Remembering those who aren’t free to write

November 15, 2011

Today is the International Day of the Imprisoned Writer, which is marked in New Zealand as Courage Day.

Every 15th of November throughout the world, PEN (the international writers’ organisation which champions freedom of expression) holds events to mark the International Day of the Imprisoned Writer.

The New Zealand Society of Authors which incorporates PEN honours this event as Courage Day, named jointly after James Courage, a novelist and poet whose novel A way of lovewas banned because he dared to express homosexuality in his writing prior to the setting up of the Indecent Publications Tribunal in 1964, and his grandmother Sarah Courage whose book describing colonial life in New Zealand was burned by neighbours who resented comments she made about them.

This year we are commemorating the 42 writers who lost their lives since Courage Day 2006 as well as the 1000’s of writers, editors, broadcasters and journalists worldwide whose lives are endangered for speaking out against repressive regimes and human rights injustices.

Three writers will feature in our Courage Day events – journalist Anna Politkovskaya, whose work won her the description of “Russia’s lost moral consciousness” and whose murder in October 2006, made headlines worldwide. Turkish-Armenian writer Hrant Dink was shot dead in January 2007 outside his office, after being convicted of “insulting the Turkish identity” after writing about a mass murder committed ninety years ago. And, Nigerian writer Ken Saro-Wiwa, who was executed 10 years ago along with eight others for campaigning against the devastation of the Niger Delta by international oil companies.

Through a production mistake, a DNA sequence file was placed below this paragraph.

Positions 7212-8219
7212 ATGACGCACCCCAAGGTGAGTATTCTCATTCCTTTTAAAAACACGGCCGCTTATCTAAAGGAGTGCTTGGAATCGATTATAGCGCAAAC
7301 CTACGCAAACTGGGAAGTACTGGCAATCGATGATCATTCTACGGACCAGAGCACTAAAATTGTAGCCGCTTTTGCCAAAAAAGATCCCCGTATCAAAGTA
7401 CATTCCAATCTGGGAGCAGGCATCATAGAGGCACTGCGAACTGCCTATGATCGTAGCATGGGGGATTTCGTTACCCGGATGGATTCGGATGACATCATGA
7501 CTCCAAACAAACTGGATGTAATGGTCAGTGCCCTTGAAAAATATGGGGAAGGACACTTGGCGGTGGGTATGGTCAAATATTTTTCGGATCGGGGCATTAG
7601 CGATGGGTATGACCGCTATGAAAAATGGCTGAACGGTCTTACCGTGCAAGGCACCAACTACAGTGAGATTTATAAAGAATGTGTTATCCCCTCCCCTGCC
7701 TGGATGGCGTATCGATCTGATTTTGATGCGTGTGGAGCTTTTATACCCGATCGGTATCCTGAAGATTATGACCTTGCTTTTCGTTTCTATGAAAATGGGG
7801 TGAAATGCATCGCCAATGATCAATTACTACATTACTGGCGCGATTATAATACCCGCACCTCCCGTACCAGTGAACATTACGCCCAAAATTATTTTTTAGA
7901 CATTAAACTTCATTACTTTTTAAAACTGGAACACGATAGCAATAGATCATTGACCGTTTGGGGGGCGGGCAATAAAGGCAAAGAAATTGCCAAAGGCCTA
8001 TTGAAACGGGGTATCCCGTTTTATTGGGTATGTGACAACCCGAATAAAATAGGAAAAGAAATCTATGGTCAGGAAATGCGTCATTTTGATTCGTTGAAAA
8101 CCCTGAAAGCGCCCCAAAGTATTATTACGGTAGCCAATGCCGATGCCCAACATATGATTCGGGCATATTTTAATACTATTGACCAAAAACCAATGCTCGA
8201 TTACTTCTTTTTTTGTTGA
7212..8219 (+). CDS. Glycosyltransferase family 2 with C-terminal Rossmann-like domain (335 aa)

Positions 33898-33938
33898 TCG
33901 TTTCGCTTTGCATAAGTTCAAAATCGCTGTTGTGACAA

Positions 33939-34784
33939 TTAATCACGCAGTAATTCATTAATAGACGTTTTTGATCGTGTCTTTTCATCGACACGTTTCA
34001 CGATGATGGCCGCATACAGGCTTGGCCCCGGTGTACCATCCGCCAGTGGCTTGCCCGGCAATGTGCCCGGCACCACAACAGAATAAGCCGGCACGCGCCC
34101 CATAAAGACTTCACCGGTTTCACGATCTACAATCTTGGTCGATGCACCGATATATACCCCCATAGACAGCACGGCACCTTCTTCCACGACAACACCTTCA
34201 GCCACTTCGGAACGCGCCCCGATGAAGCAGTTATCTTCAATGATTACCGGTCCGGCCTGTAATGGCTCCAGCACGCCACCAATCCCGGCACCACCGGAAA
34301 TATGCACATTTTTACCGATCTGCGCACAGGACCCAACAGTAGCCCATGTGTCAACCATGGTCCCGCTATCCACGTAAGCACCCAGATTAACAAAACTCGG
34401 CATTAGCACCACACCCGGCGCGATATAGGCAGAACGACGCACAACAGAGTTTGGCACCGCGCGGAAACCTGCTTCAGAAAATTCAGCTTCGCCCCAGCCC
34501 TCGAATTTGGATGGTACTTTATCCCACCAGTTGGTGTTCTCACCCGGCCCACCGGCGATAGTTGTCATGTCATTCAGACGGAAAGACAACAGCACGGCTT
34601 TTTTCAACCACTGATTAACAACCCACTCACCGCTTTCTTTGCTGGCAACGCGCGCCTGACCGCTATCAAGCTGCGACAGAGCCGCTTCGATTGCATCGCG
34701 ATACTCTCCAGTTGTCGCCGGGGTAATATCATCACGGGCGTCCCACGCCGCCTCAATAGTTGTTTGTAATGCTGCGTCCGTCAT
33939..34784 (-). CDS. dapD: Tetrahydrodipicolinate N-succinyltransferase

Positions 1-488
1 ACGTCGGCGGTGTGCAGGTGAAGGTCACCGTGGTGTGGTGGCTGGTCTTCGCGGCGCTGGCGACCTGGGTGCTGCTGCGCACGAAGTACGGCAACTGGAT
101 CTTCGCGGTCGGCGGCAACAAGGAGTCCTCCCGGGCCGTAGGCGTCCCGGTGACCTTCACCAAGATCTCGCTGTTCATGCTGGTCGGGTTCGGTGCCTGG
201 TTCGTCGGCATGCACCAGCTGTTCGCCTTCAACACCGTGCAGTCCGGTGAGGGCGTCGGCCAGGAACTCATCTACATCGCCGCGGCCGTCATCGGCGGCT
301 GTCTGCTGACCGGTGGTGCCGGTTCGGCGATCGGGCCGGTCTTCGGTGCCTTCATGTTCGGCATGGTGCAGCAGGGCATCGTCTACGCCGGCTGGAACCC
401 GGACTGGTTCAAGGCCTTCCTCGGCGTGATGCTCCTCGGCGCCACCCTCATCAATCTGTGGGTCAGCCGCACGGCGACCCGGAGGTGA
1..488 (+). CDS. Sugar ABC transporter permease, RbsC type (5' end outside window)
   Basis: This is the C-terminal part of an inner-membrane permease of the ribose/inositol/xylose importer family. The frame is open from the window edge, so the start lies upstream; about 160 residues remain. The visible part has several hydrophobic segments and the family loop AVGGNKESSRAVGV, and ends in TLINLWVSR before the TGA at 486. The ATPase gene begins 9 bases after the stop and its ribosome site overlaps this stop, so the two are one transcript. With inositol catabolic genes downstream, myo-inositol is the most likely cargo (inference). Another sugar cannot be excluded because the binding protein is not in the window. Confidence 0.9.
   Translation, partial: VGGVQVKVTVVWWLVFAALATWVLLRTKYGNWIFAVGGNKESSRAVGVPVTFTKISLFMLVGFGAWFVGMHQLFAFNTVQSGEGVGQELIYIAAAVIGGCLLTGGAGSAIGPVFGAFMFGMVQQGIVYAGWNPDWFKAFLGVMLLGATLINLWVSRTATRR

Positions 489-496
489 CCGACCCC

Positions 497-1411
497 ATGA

PEN is also asking for letters of support for five writers imprisoned for expressing their views –

Cuba – Normando Hernández González– a journalist imprisoned under crackdown on dissidents in 2003 and since held under dire conditions;

Gambia – Fatou Jaw Manneh– a journalist on trial and facing a heavy sentence on charges of sedition for her articles criticising the Gambian president.

Iran – Yaghoub Yadali– a novelist given a one year sentence for his fictional characterisation of the ethnic minority of which he is himself a member;

Uzbekistan – Jamshid Karimov– a journalist who has covered human rights abuses, and wrote critical articles and who has been held in psychiatric detention for over a year.

Yemen – Abdel Karim Al-Khaiweni – former editor of the online publication Al-Shoura who has been under threat since June 2007 for his writings and continued harassment by the military.

It is easy to take freedom of expression for granted in a country like New Zealand.

Courage Day is a reminder of the value of that freedom and of the people in other countries whose writing endangers their freedom and their lives.


%d bloggers like this: